Conflicting and contradictory testimony from competent authority is not uncommon in therapeutics, and the reasons for it are well recognized in the impossibility of an equality in the conditions and circumstances of the investigations, and hence the general decision commonly reached, is upon the principles of averages.

And yet, the investigations of Dowdeswell seeming incontrovertible, Dr. Squibb adds as follows:

But there has been no observer on either side whose researches have been anything like so thorough, so extended or so accurate as those of Mr. Dowdeswell. Indeed, no other account has been met with, wherein the modern methods of precision have been applied to the question at all; the other testimony being all rather loose and indefinite, often at second or third hands, or from the narratives of more or less enthusiastic travelers. But if Mr. Dowdeswell's results be accepted as being conclusive, the annual consumption of 40,000,000 pounds of Coca, at a cost of $10,000,000, promotes this substance to take rank among the large economic blunders of the age.

Now came the "irony of fate!" Scarcely had the ink dried in the publication (Ephemeris) aforenamed, recording Dr. Squibb's faith fore it was announced in a letter to Dr. Squibb, dated September 19, 1884, from Dr. Henry D. Noyes, a physician of New York then in the results of the investigations of Bennett and of Dowdeswell, be-Kreuznach, Germany (Ephemeris, Nov., 1884, p. 685), that a medical student named Koller, of Vienna, had discovered that a solution of hydrochlorate of cocaine was possessed of marvelous qualities as a local anesthetic.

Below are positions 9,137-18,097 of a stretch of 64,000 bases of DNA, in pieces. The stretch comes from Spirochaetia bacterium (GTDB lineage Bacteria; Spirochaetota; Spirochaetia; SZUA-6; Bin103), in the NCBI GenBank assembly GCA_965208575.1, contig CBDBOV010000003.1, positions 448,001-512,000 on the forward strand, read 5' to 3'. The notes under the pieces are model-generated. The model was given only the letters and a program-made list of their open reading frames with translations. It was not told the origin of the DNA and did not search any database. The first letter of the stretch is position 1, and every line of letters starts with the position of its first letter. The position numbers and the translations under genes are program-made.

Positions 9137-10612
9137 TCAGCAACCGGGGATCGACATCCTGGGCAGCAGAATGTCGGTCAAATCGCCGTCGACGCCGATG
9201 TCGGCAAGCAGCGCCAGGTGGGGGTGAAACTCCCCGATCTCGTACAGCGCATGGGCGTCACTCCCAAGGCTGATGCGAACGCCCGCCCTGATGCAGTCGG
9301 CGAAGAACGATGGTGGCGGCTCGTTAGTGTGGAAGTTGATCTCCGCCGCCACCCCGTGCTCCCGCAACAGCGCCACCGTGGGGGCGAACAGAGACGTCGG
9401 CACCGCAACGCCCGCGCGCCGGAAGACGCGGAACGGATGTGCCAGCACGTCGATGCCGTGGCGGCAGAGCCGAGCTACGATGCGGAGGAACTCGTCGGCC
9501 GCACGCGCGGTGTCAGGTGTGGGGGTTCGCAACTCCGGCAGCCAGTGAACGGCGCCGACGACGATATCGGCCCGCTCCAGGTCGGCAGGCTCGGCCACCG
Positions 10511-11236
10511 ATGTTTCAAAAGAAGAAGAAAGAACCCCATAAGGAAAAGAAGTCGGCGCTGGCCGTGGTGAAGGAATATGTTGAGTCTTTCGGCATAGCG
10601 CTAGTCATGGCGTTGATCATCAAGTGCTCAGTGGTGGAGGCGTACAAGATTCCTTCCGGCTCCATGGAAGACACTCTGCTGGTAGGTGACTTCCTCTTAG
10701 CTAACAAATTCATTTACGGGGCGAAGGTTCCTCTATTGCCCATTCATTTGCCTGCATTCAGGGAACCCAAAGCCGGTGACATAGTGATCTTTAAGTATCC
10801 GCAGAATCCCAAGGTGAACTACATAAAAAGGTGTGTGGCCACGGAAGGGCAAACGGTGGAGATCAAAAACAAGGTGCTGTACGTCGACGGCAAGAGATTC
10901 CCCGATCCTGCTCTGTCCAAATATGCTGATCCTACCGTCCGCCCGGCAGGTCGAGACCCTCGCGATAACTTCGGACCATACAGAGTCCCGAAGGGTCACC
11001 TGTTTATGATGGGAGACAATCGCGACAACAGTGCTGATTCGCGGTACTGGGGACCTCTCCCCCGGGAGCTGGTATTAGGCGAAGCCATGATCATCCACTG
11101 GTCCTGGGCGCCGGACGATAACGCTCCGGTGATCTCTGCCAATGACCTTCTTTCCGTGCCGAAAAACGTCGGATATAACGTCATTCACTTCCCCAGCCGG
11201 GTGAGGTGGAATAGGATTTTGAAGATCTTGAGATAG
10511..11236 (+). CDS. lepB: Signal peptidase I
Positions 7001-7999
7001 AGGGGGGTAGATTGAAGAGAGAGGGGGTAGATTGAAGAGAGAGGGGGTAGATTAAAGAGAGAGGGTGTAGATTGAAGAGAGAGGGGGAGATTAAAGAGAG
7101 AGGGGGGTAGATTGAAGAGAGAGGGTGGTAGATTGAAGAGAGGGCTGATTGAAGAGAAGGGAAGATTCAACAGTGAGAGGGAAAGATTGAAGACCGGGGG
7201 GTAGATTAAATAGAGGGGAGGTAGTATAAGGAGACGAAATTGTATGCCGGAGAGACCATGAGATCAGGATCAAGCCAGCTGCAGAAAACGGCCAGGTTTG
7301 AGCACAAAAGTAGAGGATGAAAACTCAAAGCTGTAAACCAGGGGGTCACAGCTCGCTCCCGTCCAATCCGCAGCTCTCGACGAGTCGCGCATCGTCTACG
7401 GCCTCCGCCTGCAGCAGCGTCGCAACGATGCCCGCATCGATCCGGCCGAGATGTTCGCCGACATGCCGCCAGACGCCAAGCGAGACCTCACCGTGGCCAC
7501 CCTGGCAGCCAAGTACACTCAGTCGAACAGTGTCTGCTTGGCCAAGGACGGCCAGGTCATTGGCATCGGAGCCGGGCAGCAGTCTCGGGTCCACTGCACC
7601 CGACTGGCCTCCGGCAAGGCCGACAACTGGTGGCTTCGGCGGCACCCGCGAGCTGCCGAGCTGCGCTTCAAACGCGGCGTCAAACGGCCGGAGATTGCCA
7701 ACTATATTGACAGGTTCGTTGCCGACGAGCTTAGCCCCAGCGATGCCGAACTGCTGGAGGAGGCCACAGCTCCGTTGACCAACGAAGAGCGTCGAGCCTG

This letter of Dr. Noyes was immediately given a setting, or reference was made thereto, in every pharmaceutical and medical journal of America. Such an authority as Dr. D. Agnew, of Philadelphia, wrote as follows in the Medical Record, October 18, 1884:

We have to-day (Oct. 18, 1884), used the agent in our clinic at the College of Physicians and Surgeons, with most astonishing and satisfactory results. If further use should prove to be equally satisfactory, we will be in possession of an agent for the prevention of suffering in opthalmic operations of inestimable value.